We have done the necessary legwork and research to give you the information you need about Dual-band vs. Tri-band routers.
This, to help you make an educated choice in whatever or not you need a dual-branded router or a tri-banded router.
To learn more, keep reading.
Quick Refresher: What Are Bands?
Wireless routers broadcast their internet connection to our devices using radio waves. And just like our home and car radios have different frequencies, such as AM and FM, our wireless routers do too.
These different radio frequencies our routers are able to output are known as bands.
The most common bands are 2.4 GHz and 5 GHz. Dual-band routers broadcast both of these, while tri-band routers usually add an additional 5 GHz channel.
More Is Better, Right?
The short answer is, it depends.
The 2.4Ghz channel has great range, but it is often congested and suffers interference from other devices.
A second 5GHz channel brings some obvious benefits. Faster speeds, significantly less interference, more stable connections. And while it’s not perfect (it doesn’t travel as far as the 2.4GHz band, for example) it’s almost always worth having.
But is a third band really worth the money, especially if it’s just a second 5 GHz signal?
We’re glad you asked.
The Third Band
Tri-band routers are not new, they have been in the market since 2014 . And, as we said above, they usually add a second 5 GHz band.
So, how is that beneficial?
The truth is that if you’re an average consumer, it isn’t.
But there’s definitely a couple of scenarios that make traditional tri-band routers worth it. For example, if you have several active devices using the 5 GHz frequency, bandwidth will be shared amongst all of them.
Meaning, if you have 10 active devices on a single channel at any given moment, they will each be allocated 10% of the total bandwidth.
But, if you had two 5GHz channels available and divide your devices between them, they could all reach double the performance. Each being allocated 20% of your total bandwidth this time.
Simply put, the biggest reason you would want a tri-band router is to alleviate network congestion on your 5 GHz channel, which usually translates into faster speeds.
You could also give good use to the third band if you’re looking to set up a mesh Wi-Fi configuration, by using it as a backhaul.
In other words, you can use the third band for your devices to connect amongst each other, leaving the 2.4 GHz and primary 5 GHz channels free and available for your devices to use.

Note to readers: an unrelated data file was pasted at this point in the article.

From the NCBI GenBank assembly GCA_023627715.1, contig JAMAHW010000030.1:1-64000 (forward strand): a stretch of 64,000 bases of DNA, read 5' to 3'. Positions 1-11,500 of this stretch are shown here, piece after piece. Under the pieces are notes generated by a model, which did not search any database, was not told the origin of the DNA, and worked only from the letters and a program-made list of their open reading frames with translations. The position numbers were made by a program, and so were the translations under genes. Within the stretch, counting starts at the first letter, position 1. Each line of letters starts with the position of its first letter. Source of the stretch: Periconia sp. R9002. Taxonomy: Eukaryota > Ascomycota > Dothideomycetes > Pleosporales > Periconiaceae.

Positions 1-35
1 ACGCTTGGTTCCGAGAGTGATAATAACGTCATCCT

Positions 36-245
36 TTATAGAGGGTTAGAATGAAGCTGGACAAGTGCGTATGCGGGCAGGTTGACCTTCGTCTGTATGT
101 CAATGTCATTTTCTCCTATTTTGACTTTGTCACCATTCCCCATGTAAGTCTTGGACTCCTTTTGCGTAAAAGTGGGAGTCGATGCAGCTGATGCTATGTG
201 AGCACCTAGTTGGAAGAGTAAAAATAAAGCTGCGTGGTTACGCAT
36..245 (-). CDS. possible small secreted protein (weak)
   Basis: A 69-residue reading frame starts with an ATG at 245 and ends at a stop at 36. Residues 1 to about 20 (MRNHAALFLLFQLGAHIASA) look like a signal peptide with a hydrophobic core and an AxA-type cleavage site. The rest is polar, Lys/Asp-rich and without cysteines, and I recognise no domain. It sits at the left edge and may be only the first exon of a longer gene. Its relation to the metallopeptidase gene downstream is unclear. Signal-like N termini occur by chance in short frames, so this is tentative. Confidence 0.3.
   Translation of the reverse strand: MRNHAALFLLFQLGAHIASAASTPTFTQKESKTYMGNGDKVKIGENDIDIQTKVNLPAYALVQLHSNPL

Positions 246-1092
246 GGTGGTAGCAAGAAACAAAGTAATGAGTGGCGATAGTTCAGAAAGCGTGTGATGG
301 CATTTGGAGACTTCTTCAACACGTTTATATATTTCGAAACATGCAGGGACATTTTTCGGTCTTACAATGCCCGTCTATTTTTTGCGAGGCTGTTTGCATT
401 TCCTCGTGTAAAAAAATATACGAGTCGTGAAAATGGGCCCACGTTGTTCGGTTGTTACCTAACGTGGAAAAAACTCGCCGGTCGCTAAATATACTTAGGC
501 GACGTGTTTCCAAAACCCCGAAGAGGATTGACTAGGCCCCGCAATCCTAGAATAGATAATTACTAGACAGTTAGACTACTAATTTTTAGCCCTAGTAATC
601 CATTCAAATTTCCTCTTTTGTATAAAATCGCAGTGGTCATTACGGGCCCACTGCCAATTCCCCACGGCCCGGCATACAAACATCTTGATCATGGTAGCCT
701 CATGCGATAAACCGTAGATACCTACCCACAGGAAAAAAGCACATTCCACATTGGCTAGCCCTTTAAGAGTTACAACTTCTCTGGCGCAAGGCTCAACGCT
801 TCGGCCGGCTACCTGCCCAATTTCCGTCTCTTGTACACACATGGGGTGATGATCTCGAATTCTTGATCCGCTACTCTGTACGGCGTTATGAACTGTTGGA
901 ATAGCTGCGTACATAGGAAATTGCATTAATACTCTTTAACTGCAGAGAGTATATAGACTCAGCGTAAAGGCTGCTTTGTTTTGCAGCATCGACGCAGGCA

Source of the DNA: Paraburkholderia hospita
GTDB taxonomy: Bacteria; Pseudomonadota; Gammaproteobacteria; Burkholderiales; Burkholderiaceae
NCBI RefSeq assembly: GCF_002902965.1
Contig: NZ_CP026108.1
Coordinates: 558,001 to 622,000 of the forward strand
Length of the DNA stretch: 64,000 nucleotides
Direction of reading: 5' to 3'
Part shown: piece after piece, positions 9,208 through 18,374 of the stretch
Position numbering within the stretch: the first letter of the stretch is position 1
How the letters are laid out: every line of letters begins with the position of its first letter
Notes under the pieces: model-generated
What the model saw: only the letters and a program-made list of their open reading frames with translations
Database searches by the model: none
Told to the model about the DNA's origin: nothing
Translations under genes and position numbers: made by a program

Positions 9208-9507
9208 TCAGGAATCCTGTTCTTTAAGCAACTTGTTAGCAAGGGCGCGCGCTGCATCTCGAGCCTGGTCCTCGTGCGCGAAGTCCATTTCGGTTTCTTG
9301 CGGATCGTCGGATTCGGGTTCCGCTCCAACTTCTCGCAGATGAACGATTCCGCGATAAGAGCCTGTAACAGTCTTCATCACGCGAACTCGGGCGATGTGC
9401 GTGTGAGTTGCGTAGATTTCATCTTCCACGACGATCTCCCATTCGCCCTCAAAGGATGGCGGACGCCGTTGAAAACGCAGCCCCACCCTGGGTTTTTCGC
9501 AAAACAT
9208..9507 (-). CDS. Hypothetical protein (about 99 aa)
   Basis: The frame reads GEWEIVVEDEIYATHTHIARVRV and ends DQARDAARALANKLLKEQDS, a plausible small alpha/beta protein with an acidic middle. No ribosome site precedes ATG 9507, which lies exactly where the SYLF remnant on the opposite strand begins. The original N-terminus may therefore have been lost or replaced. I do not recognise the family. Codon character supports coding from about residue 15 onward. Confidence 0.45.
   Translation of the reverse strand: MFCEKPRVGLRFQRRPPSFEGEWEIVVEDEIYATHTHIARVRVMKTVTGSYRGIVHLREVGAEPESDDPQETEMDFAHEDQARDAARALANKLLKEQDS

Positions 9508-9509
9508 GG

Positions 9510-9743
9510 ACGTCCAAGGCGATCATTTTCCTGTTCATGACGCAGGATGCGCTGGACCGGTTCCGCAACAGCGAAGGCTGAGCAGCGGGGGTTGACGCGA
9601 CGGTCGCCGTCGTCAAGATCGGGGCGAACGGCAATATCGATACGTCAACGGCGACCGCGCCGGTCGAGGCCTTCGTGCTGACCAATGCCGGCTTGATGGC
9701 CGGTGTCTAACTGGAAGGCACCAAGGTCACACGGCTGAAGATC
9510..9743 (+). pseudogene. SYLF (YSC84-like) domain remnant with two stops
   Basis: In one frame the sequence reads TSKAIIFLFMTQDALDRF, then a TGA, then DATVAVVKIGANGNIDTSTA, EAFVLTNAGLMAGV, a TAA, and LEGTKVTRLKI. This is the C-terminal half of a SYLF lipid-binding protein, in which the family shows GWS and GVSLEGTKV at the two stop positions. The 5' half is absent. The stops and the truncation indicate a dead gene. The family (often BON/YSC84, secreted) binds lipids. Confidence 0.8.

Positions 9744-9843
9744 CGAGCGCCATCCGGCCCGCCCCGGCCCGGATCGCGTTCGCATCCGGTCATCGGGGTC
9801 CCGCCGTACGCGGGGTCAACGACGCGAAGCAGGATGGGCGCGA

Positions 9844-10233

The Real Third Band
You might have noticed we’ve been careful to refer to the usual and traditional meaning of tri-band. And there’s a reason for that.
2022 has changed, amongst many other things, the meaning of the third Wi-Fi band.
The introduction of Wi-Fi 6E brings along a new player, the 6 GHz band.
This new frequency offers more than double the bandwidth of its predecessor. Plus the added benefit of having virtually no congestion.
For the purpose of this article, we’ll explore the benefits of a third band, regardless of its frequency.
Getting Into Specifics
Let’s lay down a couple of scenarios to better understand what all of this really means.
For this exercise, we will assume the internet connection provided by your ISP is 3000 Mbp/s. We know this is a very high speed that most households won’t need or consider, but it will help you better understand if a third band could really be beneficial to you.
Scenario 1 – Dual-Band Router
The 2.4 GHz band is limited to around 150 Mbp/s, while its 5 GHz sibling caps at 1300 Mbp/s.
In this scenario, if you had two devices, one connected to each band, they will both reach the corresponding max speeds since your connection far exceeds the router’s capacity.
However, if we connect a third device to the 5 GHz band, they each will get allocated only half of the 1300 Mbp/s max bandwidth that this channel offers (650 Mbp/s each). Even if your internet connection has plenty more to give.
Scenario 2 – Tri-Band Router
With a dual-band router, the 5 GHz frequency won’t allow you to get full advantage of your 3000 Mbps/s internet speed since it’s limited to 1300 Mbp/s.
Having a third band means you have a second 1300 Mbp/s channel available. And since your internet connection allows it, both 5 GHz devices will get the maximum 1300 Mbp/s each.
Things to Consider
ISP Speeds: The scenarios above are ideal, but what if your connection were only 500 Mbp/s? Then adding a third band makes no difference whatsoever. Connecting 2 devices to the same 5 GHz band means they will each get half the bandwidth. But since your connection speed is much less than what the band is capable of, connecting 2 devices to separate 5 GHz bands means they will still get half of the 500 Mbp/s each, since it’s all your modem has to offer.
Theoretical Speeds: The 1300 Mbp/s max the 5 GHz band is capable of is the theoretical maximum under perfect conditions. It is almost guaranteed you will be unable to ever achieve this speed because of different environmental factors, like interference.
Compatibility: Not all hardware is 5 GHz compatible. Even some modern devices, like most smart bulbs, only work on the 2.4 GHz band. Even less are 6 GHz compatible.
6 GHz band: This band offers up to 9.6 Gbp/s (9600 Mbp/s). You could theoretically achieve max speeds on your devices with only a dual-band router, given the second band is 6 GHz and you are using compatible devices.
So, there you have it. While not many, there are in fact some scenarios where having a third band could mean double the performance.
Let’s say that if you are one of those people who really needs a tri-band router, you’ll know it. If you are on the fence, you probably don’t.
And if you are sure you need to go tri-band, you will most likely want to get a Wi-Fi 6 capable router to get the most out of your setup.